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No. 115, 17th January 2014

1. Indonesia: Smuggled in suitcases 8,000 pig-nosed turtles rescued in Indonesia

DATE: 10th January, 2013

On the 10th of January, 2013, officials at Jakarta's main airport discovered nearly 3,000 turtles in four suitcases after being told to be on the lookout for turtle smuggling. The day before officials in Papua New Guinea found a cache of about 5,400 of the turtles hidden in seven suitcases . The suitcases contained plastic boxes, each containing 15-20 turtles. All of the living turtles were collected and will be released back into their natural habitat in Papua   . At least 14 of the turtles were dead when officials found them. The pig-nosed turtle (Carettochelys insculpta) is classified as a vulnerable species by the International Union for the Conservation of Nature (IUCN) , which reports that the species is only found in Papua New Guinea, northern Australia and Indonesia's Papua region. Smuggling turtles out of Indonesia carries a penalty of as many as 3 years in prison and fines of up to 150 million rupiah (about $12,300). However, the payoff for a successful smuggling operation may be too tempting for some to pass by. A 15- centimetre specimen can sell for $20 and juvenile and adult pig-nosed turtles can fetch between $500 and $2,000.

Link 1 to this web article online (English)

Link 2 to this web article online (Vietnamese)

© via Flickr user wilth

2. Florida, USA: 6 blind, endangered sea turtles treated at Pinecrest Veterinary Hospital

DATE: 16th January, 2014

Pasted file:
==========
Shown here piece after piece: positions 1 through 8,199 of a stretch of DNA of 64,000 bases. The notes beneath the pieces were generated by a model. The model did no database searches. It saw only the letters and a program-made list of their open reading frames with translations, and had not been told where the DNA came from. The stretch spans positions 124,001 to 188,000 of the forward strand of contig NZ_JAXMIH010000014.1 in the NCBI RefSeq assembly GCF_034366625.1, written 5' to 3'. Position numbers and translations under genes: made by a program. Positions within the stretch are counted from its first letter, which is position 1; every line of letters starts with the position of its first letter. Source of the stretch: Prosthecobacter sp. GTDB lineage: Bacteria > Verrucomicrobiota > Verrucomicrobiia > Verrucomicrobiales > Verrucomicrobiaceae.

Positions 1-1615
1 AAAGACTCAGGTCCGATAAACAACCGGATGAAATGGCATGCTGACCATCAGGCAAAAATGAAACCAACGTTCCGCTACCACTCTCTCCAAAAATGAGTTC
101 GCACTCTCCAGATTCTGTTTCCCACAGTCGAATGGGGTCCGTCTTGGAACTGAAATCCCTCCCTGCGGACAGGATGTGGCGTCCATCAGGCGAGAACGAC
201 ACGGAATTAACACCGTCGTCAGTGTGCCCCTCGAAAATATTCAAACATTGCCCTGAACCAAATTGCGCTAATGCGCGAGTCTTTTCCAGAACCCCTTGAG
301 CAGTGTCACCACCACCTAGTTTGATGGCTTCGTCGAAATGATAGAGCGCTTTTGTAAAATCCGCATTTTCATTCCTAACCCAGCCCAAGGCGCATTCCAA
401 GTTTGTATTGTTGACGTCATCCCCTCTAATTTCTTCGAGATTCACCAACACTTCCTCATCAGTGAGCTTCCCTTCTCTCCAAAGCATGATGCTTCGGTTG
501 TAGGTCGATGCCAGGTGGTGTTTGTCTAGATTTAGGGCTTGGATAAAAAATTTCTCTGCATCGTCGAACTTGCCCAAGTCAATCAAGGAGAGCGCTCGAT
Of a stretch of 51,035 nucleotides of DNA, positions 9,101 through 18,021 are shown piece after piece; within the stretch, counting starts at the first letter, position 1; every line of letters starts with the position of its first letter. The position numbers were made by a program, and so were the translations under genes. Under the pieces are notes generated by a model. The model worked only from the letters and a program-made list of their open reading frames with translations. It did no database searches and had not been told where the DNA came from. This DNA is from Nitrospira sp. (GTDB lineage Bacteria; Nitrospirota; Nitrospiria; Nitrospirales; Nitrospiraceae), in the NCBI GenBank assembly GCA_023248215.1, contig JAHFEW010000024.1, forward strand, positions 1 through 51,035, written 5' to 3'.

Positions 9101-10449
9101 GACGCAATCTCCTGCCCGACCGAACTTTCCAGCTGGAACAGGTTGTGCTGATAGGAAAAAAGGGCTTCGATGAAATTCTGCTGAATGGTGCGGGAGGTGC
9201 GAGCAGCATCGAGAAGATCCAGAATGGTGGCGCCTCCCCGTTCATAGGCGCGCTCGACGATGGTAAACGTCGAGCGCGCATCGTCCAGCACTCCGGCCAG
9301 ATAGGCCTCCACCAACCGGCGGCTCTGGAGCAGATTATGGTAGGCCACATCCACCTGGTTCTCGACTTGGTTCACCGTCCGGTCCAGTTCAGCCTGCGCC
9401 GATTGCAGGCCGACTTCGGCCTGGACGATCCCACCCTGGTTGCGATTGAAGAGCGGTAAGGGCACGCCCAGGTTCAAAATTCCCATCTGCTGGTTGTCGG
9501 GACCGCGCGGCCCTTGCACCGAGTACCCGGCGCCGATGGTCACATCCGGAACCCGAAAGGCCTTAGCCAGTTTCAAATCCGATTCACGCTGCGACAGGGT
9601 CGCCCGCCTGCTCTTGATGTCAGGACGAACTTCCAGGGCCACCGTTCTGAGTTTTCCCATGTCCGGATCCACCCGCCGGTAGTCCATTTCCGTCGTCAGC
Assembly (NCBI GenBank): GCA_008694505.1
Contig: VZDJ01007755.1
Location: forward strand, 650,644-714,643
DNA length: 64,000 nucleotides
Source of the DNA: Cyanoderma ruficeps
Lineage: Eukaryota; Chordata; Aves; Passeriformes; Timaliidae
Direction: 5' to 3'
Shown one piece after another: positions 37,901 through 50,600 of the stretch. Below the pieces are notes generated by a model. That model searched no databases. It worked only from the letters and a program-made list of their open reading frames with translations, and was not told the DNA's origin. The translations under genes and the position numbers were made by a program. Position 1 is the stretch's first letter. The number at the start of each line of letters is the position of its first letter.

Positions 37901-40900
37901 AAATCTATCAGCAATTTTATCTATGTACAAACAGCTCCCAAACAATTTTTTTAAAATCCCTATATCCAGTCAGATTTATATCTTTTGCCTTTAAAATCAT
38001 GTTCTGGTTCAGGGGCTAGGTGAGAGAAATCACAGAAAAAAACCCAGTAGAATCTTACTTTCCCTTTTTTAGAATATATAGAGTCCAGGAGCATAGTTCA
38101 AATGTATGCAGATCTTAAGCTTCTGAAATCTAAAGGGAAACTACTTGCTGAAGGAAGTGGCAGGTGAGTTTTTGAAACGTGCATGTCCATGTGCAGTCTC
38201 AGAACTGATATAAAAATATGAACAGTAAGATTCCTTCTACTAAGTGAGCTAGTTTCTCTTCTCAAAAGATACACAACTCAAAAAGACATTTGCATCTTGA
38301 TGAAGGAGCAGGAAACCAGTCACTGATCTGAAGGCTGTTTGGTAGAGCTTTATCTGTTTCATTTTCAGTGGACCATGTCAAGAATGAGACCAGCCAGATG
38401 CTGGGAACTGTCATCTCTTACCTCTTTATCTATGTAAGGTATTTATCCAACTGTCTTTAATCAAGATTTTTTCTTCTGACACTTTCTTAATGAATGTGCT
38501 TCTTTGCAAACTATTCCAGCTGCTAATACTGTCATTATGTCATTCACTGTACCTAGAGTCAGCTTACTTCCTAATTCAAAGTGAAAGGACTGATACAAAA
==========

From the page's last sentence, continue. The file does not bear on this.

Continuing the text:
Six endangered green sea turtles (Chelonia mydas) received potentially life-saving treatment in Pinecrest veterinary hospital in Miami, USA on the 16th of January. The turtles are all blind – they have Fibropapilloma virus in both of their eyes that does not allow them to see, making chances of survival in the wild impossible. At least three of the turtles received surgery to remove part of their corneas in the hopes of leaving them with some vision. One other turtle named Hook, who has been receiving anti-cancer eye drops, was evaluated for progress. Two others, who are in different stages of care, were also evaluated. According to Zirckelbach, the Fibropapilloma virus is a herpes type of virus that affects more than 50 percent of the green sea turtle population in and around the Florida Keys. If treatment is unsuccessful, the turtles have to be euthanized. But if a turtle is tumour free for at least a year, it can be released back into the ocean. Zirckelbach said the hospital has already scheduled releases in January and February for turtles that were successfully treated last year.

Link 1 to this web article online (English)

Link 2 to this web article online (English)

© AP Photo-Florida Keys News Bureau-Andy Newman

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